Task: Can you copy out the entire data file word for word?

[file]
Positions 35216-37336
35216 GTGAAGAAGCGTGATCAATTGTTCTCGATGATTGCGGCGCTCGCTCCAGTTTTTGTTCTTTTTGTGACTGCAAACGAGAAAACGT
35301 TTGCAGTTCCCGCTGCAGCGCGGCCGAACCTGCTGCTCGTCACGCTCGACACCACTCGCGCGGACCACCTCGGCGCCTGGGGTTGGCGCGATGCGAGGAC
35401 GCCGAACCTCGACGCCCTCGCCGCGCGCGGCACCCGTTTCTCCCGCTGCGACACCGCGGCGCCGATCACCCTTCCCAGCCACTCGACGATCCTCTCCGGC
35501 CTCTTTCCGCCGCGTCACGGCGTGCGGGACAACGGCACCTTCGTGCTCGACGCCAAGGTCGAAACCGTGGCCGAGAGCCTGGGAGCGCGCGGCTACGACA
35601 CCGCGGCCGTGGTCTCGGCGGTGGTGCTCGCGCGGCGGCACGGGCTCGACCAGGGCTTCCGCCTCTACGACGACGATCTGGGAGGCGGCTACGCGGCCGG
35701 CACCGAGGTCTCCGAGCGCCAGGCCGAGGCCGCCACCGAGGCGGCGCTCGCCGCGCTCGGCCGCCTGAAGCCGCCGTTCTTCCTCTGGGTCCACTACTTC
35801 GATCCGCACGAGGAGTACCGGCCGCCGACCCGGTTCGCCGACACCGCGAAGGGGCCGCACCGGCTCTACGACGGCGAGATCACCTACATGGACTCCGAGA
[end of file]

Positions 35216-37336
35216 GTGAAGAAGCGTGATCAATTGTTCTCGATGATTGCGGCGCTCGCTCCAGTTTTTGTTCTTTTTGTGACTGCAAACGAGAAAACGT
35301 TTGCAGTTCCCGCTGCAGCGCGGCCGAACCTGCTGCTCGTCACGCTCGACACCACTCGCGCGGACCACCTCGGCGCCTGGGGTTGGCGCGATGCGAGGAC
35401 GCCGAACCTCGACGCCCTCGCCGCGCGCGGCACCCGTTTCTCCCGCTGCGACACCGCGGCGCCGATCACCCTTCCCAGCCACTCGACGATCCTCTCCGGC
35501 CTCTTTCCGCCGCGTCACGGCGTGCGGGACAACGGCACCTTCGTGCTCGACGCCAAGGTCGAAACCGTGGCCGAGAGCCTGGGAGCGCGCGGCTACGACA
35601 CCGCGGCCGTGGTCTCGGCGGTGGTGCTCGCGCGGCGGCACGGGCTCGACCAGGGCTTCCGCCTCTACGACGACGATCTGGGAGGCGGCTACGCGGCCGG
35701 CACCGAGGTCTCCGAGCGCCAGGCCGAGGCCGCCACCGAGGCGGCGCTCGCCGCGCTCGGCCGCCTGAAGCCGCCGTTCTTCCTCTGGGTCCACTACTTC
35801 GATCCGCACGAGGAGTACCGGCCGCCGACCCGGTTCGCCGACACCGCGAAGGGGCCGCACCGGCTCTACGACGGCGAGATCACCTACATGGACTCCGAGA